Tony La Russa wasn’t in the dugout for the White Sox’s 2-1 loss to the Rangers in Arlington on Saturday, as he was serving an automatic one-game suspension accompanying Mike Wright’s ejection for a suspected retaliatory pitch on Thursday.
The league threw the book at Wright, relatively speaking, by handing him a three-game suspension. Wright appealed, and given that there are only two weeks left in the season, he might be able to run out the clock.
La Russa wasn’t happy about the ruling, as one might expect.
“Once that happens, this is all automatic. I just don’t think that there’s been enough information that’s really been distributed,” La Russa said. “We’ve hit fewer batters than any team in Major League Baseball. And most importantly, if you watched how we pitched Ohtani for three days, we avoided the middle of the plate.
“In, away, up, down, we avoided the middle. That’s the way we pitched to him. Finally, I didn’t see the scrutiny being even. It was that one pitch, we had plenty of opportunities to be upset, and we were just pitching him the same way we pitched him the whole time. But our guys, three guys get hit, one guy gets hit in the head, Abreu gets hit for the 19th time, and nobody pays attention to that. There’s an unfairness there that upsets me.” […]
As La Russa pointed out, his team ranks last in the Majors in opposing batters hit with just 47. He believes the whole scenario presented Thursday and Saturday could help Wright in his appeal process to MLB.
The problem is that it wasn’t “that one pitch.” It was two pitches, and potentially three, all coming after a well-located fastball at the top of the zone and just off the plate for a fouled strike one.
The second pitch was a fastball that almost took out Ohtani’s legs. The third pitch was a changeup, but it missed wildly inside relative to where Zack Collins had set up. Then came the “one pitch” in question, which struck Ohtani on the calf. When Wright got booted from the game, it didn’t strike me as unreasonable, because it looked like he was using Ohtani for target practice.
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Now, was he? It’s possible, what with Abreu, Yoán Moncada and Luis Robert all getting plunked on Tuesday, and Robert’s a beanball. Ohtani is the Angels’ best player, there were two outs and nobody on in a blowout loss. That’s typically the time to do it, at least when assessing the combination of leverage and star magnitude.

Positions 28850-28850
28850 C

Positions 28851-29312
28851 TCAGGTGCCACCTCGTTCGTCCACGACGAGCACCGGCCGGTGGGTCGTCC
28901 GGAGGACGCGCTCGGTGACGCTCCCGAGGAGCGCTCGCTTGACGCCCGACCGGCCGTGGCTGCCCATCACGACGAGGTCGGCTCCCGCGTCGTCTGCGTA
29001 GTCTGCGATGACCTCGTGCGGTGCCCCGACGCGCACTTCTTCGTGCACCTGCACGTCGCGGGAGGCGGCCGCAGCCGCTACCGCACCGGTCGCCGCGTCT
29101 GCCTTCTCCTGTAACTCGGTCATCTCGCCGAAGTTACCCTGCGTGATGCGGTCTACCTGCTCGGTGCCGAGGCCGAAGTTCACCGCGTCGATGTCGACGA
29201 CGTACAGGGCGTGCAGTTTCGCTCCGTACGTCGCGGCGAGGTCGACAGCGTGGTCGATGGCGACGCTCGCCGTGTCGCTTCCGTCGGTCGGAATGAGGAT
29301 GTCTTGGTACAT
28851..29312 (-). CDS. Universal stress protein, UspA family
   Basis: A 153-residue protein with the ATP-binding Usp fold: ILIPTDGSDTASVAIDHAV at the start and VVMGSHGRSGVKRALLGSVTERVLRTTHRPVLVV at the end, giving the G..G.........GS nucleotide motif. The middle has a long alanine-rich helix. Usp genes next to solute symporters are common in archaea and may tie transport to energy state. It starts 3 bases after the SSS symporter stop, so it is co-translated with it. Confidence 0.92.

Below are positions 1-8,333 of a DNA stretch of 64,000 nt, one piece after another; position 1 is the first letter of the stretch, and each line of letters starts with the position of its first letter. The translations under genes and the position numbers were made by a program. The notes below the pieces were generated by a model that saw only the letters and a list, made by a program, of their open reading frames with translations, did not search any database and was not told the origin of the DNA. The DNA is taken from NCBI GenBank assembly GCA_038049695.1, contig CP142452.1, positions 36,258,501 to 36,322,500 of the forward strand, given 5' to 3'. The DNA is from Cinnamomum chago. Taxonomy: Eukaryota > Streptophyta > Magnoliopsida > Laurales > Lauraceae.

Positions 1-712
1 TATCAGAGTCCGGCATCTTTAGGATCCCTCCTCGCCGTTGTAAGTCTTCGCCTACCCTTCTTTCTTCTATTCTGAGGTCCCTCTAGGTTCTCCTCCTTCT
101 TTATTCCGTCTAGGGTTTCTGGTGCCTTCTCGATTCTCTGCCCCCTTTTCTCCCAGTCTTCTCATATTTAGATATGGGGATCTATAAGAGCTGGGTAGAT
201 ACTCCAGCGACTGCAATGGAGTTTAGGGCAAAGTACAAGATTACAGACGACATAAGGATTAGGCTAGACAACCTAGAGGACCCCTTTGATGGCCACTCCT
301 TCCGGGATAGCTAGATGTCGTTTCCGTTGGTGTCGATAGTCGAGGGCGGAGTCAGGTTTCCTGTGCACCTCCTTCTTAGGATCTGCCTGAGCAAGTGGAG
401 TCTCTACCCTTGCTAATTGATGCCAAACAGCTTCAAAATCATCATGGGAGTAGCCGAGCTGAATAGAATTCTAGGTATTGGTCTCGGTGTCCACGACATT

But two days after the incident, with a Dallas Keuchel HBP of Jack Mayfield the only plunking that happened in between for either team, makes it too late to have any kind of useful connection to the three Sox nailed on Tuesday.
That’s one defense of Wright. The other is that he wouldn’t breach baseball protocol by throwing at a guy in a middle of an at-bat. That’s seen as a cowardly form of retaliation, the equivalent of a sucker punch after a hitter has let down his guard. It was most notably discussed in an exchange of HBPs issued to Arizona’s Paul Goldschmidt and Pittsburgh’s Andrew McCutchen in 2014. To sum it up quickly, Goldschmidt was lost to the season due to a pitch that hit his hand, so the next day, Arizona’s Randall Delgado drilled McCutchen in the back with a fastball in the bottom of the ninth … on a 2-0 pitch.
McCutchen was mad because he expected to be plunked, and Delgado missed inside with his first pitch. But then Delgado went slider away before coming back with the fastball to the back, and McCutchen didn’t appreciate Delgado’s pretending to work both sides of the plate.
“They had all game to retaliate,” he said. “They had the first inning to retaliate, they had that first pitch to retaliate, missed. You throw a slider the second pitch, and then you throw up and in on the next pitch. Are you trying to hurt me too? That’s the question.”
The biggest problem with this explanation is the poor reflection of Wright’s competency. He missed very, very badly on three consecutive pitches to the other team’s best player in a situation that sends a message while not affecting the game. “My control utterly collapsed” might’ve been the real reason, but it isn’t flattering.
The other is that the Arizona Diamondbacks’ Chief Baseball Officer at the time of the Goldschmidt-McCutchen War of 2014 was none other than Tony La Russa, who issued similar-sounding defenses of his organization.